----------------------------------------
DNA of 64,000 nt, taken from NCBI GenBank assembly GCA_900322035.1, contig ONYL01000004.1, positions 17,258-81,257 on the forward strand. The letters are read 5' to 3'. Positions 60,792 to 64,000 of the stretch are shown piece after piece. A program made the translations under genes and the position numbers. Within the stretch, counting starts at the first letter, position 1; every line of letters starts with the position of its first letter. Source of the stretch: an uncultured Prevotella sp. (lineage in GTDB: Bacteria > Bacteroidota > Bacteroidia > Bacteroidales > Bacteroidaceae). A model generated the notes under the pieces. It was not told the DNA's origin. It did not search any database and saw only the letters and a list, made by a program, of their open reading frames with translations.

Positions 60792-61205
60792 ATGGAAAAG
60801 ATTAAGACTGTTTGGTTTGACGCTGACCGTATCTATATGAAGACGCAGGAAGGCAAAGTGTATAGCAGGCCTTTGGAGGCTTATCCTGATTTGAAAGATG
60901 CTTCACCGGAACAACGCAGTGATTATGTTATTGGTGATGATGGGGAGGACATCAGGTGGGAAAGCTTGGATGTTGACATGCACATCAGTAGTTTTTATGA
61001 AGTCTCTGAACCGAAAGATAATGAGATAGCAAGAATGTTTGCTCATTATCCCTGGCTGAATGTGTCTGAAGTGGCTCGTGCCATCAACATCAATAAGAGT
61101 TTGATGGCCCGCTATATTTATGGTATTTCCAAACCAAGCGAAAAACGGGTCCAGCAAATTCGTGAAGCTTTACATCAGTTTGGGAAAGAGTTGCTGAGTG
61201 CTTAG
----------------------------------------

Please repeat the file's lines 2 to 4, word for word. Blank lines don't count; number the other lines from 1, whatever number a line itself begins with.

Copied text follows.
Positions 60792-61205
60792 ATGGAAAAG
60801 ATTAAGACTGTTTGGTTTGACGCTGACCGTATCTATATGAAGACGCAGGAAGGCAAAGTGTATAGCAGGCCTTTGGAGGCTTATCCTGATTTGAAAGATG